What Job Seekers Should Be Doing Now: Part 2

Posted by Kathleen Smith

In the second installment of our three part webinar series, “What Job Seekers Should Be Doing Now,” Denise Slaysman, Director of Talent Acquisition, Cambridge International, and Mary Virtuoso, National Technical Recruiter, Resolvit, share tips to help guide your job search during these rapidly changing times. Consider these key tips from the webinar or watch the recording below for the full discussion.

1. Research and Connect – It’s a great time to research companies of interest. Review company websites and social media channels to find out what they’re doing and what they’ve done in the past. You can also use social media to see if you know any contacts at these companies. Most employers will give a little bit of a preference to a referral, so use social media to your advantage to build your network. Is there someone on LinkedIn who can give you a virtual introduction to that company? In the midst of social isolation, people crave connection. So reach out—people are largely available and wanting to connect right now.

2. Clean Up Your Resume and Profiles – As many things have slowed down, take this time to clean up your marketing materials. Are there any new certifications or trainings you need to add to your resume or LinkedIn profile? Have you checked your privacy settings on your social media accounts? If your account is not locked down, make sure you’d be comfortable with an employer seeing it – and stay positive in your public postings and interactions.

3. Prepare for Virtual Interviews – It’s important to treat a virtual interview as seriously as a face-to-face interview. So minimize distractions as much as possible, do your research on the company, and be prepared with questions to ask. Also be sure to check your tech. Download any necessary software or check your links ahead of time, not five minutes before the interview begins. There’s not one universal video conferencing platform people will be using. So do a test run with a friend to get comfortable in the virtual environment and specific platform you’ll be using.


There were a couple questions we received during the webinar that were not answered during the live broadcast. You’ll find the questions and responses below:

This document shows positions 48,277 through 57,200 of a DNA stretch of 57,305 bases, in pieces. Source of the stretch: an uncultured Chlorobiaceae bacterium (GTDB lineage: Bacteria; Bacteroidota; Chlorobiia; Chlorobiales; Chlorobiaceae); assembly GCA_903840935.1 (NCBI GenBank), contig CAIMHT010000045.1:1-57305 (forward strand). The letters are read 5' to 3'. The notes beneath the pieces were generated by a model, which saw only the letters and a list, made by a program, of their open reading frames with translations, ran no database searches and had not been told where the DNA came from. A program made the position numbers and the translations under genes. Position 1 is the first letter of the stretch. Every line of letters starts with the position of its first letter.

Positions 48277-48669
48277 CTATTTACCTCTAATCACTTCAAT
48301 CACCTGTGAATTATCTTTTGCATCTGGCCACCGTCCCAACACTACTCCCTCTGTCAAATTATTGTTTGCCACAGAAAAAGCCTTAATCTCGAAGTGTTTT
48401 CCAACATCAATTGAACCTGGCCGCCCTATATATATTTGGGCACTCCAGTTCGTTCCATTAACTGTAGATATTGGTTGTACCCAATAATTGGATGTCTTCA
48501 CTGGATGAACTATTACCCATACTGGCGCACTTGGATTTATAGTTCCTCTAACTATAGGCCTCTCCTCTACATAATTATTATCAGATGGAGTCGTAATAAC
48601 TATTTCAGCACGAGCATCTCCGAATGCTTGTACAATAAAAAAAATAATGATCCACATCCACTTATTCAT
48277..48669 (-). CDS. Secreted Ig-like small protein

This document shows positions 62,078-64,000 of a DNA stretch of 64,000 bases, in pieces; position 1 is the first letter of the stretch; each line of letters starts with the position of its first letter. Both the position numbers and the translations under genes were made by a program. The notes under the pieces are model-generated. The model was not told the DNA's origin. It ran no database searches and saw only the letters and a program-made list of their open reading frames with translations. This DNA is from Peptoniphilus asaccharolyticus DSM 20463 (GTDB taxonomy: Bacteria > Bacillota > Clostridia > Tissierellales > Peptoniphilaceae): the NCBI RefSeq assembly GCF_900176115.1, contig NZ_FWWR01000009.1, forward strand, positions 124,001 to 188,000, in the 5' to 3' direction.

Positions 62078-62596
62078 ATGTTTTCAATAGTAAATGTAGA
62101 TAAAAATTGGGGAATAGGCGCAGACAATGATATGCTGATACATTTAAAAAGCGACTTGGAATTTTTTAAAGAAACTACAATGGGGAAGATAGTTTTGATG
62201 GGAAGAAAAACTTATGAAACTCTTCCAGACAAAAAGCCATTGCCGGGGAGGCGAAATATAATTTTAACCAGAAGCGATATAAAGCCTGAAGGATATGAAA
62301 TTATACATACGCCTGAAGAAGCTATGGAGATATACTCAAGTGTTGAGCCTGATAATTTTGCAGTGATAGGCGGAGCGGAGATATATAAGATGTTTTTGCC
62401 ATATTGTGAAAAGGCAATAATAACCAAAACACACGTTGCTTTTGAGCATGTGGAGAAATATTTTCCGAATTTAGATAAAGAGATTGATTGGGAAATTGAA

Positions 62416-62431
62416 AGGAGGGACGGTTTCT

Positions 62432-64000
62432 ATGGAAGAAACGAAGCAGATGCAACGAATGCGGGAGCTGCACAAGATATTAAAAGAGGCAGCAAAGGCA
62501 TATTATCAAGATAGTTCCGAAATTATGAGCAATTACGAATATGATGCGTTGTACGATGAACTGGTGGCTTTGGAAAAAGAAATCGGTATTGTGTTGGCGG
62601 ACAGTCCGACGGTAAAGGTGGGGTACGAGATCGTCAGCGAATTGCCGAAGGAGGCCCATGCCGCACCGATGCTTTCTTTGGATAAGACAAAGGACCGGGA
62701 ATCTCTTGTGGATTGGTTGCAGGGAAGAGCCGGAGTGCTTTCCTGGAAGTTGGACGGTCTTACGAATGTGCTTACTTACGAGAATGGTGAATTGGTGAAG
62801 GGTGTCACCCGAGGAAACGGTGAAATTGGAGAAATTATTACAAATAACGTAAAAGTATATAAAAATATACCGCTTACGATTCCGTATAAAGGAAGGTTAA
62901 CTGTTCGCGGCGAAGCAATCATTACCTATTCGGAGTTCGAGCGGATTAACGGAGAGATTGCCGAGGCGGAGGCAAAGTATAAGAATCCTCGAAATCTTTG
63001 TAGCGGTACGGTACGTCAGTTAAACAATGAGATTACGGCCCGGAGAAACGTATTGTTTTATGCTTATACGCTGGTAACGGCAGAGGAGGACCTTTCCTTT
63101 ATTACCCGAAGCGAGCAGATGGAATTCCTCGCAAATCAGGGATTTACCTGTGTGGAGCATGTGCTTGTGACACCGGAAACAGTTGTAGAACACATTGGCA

Q: I have been told that experience over 20 years will hurt the applicant. What is your advice for people over 50 and some resume tips?

Most jobs don’t require more than 5-10 years of experience, and what you did over 20 years ago is rarely relevant to what you’re doing today. What you need to illustrate on your resume is that you have the years of experience required for the job you’re applying for. For example: if you’ve been doing Program Management for 15 years and you’re applying for a job that requires 15 years of Program Management experience, leave off older positions in quality or logistics if they aren’t relevant.

Also delete the year you graduated from college or grad school. If you need to include training, make sure it’s applicable and recent. Do some background research on the companies you’re applying to as well. If they typically hire younger or seem to have an age bias, you as an individual are not going to change that – go where you’re wanted.

Q: For OPSEC what’s the best way to list your type of security clearance on your resume? 

It depends on where you’re sharing your resume. On a closed site like ClearedJobs.Net, which is only accessible by vetted cleared facilities employers, you definitely want to include your security clearance on your resume. Same for defense and intel contractor company sites. Simply list your security clearance—details on reinvestigation or expiration dates are not necessary.

However, never reference your security clearance on social media sites or large job boards that have non-cleared personnel as well. Some employers will immediately disqualify you from consideration if you do so.


This entry was posted on Friday, April 24, 2020 1:49 pm

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